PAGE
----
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Positive Feedback ISSUE 15
september/october 2004


Music to the Max!
by Max Dudious


BACH, J.S. - Bach Concertos (for violin and diverse instruments) - Hilary Hahn, et al. Jeffrey Kahane, Cond./ Los Angeles Chamber Orchestra - DG 474 639-2 (SACD), 57:40 4 Stars

I have previously reviewed this recording of Bach violin concertos featuring Hilary Hahn. It is an excellent recording, and I wanted to mention it again because I recently had occasion to listen to it in direct comparison with the Alexander Sitkovetsky reading of, in particular, the Double Concerto, BWV 1043. Both readings are excellent. Sitkovetsky's emphasis is on his beautiful tone and Bach's long singing line. Hahn's emphasis is on the counterpoint, perhaps one might say the mathematics of the piece.

Hilary Hahn is gaining the reputation of having considerable intellect guiding her playing hand as well as her writing hand (in her own album notes). It is not surprising that her brisk tempi in playing this piece seem to emphasize fleetness of fingering, the dance-like approach to syncopation, while coaxing a certain golden tone from her instrument that expresses Hilary's unique musical personality. Both are exquisite performances. One is lively; while the other is more involved in the long singing line. Either approach works well with Bach.

The solution? Find room on your shelf for one of each. If you're a Bach lover (and who isn't?) you'll find the SACD engineering really lights up the music, compared to the standard CD. I find SACD helps me follow the various lines more easily.


EDWARD ELGAR - Concerto for Violin and Orchestra - Hilary Hahn, violin: RALPH VAUGHAN-WILLIAMS - The Lark Ascending - Hilary Hahn, violin; Sir Colin Davis, Cond./ London Symphony Orchestra - DG B0003026-02, 66:04 4 Stars (Also available in SACD.)

This latest entry from DG and Hilary Hahn demonstrates her ability to take on the demanding Elgar violin concerto, written for the virtuoso Fritz Kreisler. With her usual fearless aplomb, she turns in a splendid performance. Of Elgar it has been written (in The Concise Oxford Dictionary of Music), "His harmonic language derives from Schumann and Brahms coloured by the Wagnerian chromaticism endemic to his generation, the whole being lightened by a gracefulness akin to Bizet and Saint-SaŽns. Like his personality, his music veers from extrovert warmth and geniality to a deep introspective melancholy." From the opening all this is evident in this example of his music. In a 1912 letter, to his beloved friend Alice Stuart-Wortley, Elgar wrote, "I have written out my soul in the concerto ... and you know it."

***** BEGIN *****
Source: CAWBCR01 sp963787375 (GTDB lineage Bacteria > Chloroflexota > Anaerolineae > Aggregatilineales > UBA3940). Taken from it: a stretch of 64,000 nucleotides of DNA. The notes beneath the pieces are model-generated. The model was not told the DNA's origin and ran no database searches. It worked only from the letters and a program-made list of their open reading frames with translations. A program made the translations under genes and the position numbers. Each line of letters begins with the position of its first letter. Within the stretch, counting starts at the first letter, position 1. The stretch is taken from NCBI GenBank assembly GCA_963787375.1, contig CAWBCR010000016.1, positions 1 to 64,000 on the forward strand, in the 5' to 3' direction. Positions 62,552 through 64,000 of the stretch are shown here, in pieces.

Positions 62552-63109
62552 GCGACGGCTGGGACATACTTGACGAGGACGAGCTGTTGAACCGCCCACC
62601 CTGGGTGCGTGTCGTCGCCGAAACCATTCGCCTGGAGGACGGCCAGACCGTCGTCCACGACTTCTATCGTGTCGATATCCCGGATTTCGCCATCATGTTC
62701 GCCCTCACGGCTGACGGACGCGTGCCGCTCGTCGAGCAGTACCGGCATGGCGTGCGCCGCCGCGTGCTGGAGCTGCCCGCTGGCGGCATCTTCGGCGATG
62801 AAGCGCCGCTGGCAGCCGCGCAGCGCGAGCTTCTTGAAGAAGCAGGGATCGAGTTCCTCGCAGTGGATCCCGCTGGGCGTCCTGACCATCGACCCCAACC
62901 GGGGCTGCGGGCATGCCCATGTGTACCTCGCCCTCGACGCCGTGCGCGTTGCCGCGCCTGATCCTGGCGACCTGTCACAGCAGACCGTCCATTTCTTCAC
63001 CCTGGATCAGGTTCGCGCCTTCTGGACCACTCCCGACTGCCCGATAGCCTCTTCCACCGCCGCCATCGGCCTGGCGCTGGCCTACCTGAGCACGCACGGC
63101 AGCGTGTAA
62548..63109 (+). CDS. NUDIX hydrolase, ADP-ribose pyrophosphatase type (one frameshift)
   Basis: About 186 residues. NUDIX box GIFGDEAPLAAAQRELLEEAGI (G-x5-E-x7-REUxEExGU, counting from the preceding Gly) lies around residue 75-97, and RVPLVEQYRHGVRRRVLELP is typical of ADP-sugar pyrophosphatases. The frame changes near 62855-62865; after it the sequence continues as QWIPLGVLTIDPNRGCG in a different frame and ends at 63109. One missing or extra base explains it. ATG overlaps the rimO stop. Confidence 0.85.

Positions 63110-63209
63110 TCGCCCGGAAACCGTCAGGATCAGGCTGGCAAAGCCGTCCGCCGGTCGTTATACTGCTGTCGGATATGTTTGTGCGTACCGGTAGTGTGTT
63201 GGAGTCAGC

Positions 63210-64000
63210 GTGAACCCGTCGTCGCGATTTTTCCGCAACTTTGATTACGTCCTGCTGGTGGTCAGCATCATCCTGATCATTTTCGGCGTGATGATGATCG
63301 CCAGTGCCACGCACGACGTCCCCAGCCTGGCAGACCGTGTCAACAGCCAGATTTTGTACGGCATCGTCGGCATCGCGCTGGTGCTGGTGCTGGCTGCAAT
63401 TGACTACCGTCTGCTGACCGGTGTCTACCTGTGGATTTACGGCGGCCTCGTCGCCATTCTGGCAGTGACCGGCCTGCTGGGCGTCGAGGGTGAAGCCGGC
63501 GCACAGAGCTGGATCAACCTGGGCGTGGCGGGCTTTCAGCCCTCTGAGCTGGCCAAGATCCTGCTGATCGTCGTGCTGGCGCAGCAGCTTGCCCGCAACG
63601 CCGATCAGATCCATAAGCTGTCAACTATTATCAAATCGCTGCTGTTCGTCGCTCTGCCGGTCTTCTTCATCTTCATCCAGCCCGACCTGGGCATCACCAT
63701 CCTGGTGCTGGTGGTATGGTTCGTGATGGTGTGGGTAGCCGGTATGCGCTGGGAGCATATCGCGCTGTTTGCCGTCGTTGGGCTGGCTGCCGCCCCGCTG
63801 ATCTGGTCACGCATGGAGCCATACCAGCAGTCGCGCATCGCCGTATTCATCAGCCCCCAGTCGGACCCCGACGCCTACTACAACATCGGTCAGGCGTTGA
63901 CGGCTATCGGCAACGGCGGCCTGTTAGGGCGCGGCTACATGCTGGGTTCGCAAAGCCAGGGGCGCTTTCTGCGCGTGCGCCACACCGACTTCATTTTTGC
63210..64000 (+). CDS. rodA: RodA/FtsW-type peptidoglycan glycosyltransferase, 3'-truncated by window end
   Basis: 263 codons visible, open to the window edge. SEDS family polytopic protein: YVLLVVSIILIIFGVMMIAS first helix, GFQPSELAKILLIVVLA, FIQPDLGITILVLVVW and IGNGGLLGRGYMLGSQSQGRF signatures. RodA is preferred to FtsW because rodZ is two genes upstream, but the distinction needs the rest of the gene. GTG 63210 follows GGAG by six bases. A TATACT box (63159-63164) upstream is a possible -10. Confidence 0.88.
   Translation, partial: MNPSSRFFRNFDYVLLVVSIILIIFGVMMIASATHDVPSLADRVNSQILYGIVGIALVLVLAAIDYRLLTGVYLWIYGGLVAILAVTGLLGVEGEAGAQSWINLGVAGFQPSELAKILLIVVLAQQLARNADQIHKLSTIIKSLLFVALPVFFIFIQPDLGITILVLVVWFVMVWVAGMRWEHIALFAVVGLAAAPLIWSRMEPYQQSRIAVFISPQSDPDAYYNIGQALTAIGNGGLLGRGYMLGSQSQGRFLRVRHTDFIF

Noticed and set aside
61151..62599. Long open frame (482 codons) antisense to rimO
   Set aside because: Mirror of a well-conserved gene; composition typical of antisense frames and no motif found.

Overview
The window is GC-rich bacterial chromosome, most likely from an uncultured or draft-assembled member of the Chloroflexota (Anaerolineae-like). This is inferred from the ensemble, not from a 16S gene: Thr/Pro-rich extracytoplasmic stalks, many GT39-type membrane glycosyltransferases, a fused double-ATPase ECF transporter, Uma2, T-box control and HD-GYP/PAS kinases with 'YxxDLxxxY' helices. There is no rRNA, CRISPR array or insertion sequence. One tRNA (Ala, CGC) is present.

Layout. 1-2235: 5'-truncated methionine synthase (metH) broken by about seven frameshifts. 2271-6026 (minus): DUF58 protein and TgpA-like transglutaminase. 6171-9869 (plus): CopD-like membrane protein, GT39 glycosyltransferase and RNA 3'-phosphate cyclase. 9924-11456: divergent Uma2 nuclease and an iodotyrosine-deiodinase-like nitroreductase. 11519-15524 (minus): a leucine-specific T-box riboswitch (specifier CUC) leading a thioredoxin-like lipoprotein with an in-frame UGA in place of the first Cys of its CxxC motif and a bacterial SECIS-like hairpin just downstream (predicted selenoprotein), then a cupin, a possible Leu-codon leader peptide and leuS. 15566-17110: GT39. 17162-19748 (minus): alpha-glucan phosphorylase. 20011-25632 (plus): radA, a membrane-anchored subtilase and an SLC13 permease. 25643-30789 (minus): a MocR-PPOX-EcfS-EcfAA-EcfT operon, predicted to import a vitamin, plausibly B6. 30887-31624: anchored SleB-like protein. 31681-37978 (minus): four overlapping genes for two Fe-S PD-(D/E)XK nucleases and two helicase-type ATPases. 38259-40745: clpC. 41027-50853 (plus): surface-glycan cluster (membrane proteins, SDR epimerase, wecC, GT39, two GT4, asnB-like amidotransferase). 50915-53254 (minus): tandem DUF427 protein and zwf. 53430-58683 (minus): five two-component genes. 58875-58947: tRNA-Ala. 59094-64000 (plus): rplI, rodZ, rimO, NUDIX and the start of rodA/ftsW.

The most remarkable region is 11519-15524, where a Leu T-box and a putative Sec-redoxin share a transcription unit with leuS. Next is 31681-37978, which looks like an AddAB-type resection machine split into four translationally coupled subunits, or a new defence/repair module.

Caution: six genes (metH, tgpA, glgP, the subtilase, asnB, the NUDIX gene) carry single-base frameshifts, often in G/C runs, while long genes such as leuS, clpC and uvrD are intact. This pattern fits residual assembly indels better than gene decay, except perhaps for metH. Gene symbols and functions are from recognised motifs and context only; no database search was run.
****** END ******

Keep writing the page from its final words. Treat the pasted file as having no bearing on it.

In this piece Hilary Hahn shows her mastery of all the technique that is required to display the soul of Elgar, which she does with great delicacy and reverence. This is a wonderful piece, written as Stravinsky was entering the musical world of Paris, but definitely looking backward toward what is best in Brahms, a blend of lyricism and melancholy. If you like the Brahms Violin Concerto, you'll likely like this. It is a big, late-romantic violin concerto played by a soloist whose talent is equally big. Sir Colin and the LSO do a tasteful and admirable job of accompanying.

If Hilary Hahn shows her ability to handle some of the more demanding of Bach's writing for violin at the most brisk tempi in her first DG album, with Ralph Vaughan-Williams' The Lark Ascending she shows her mastery of the long singing line, more pointedly, the even greater control required to play softly at slow tempi. As a matter of fact, she shows her ability to play loudly and softly, quickly and slowly, from the lowest to the highest register, here trilling, there double stopping. Whatever the music calls for, she is always in total control. And, if she is taken with the mathematical aspects of Bach, the Lark shows her equally comfortable in the impressionistic sphere, the equivalent water-color tone poems of English sunsets, that Vaughan-Williams invokes. Again, from The Concise Oxford Dictionary of Music, "The basis of his music is melody, rhythm sometimes being unsubtle, but its visionary quality, as in the masque Job and the 5th and 9th symphonies, its broad humanity, and its appeal at several levels make it a remarkable expression of the national spirit in music just as the man himself personified all that was best in the liberal 19th century tradition of which he was a scion."

I'd add The Lark Ascending to the short-list of Vaughan-Williams' Greatest Hits, especially in the hands of Hilary Hahn. It is no wonder critics from every record-reviewing publication are getting in line to sing her praises, no wonder Time Magazine has proclaimed her, "America's best young classical musician." If you listen to her play Bach, Elgar, and Vaughan-Williams, you might likely jump on the Hilary Bandwagon, too. Great playing. Sir Colin and the LSO capture the (for me) somewhat mystical tone of this work spot-on. This is one of those records where the soloist, the orchestra, and the recording engineers got it right. If you like Elgar, or Vaughan-Williams, or Hilary Hahn, you go out and get it, right?

Highly recommended.

This article also appears in the current issue of Audiophile Audition.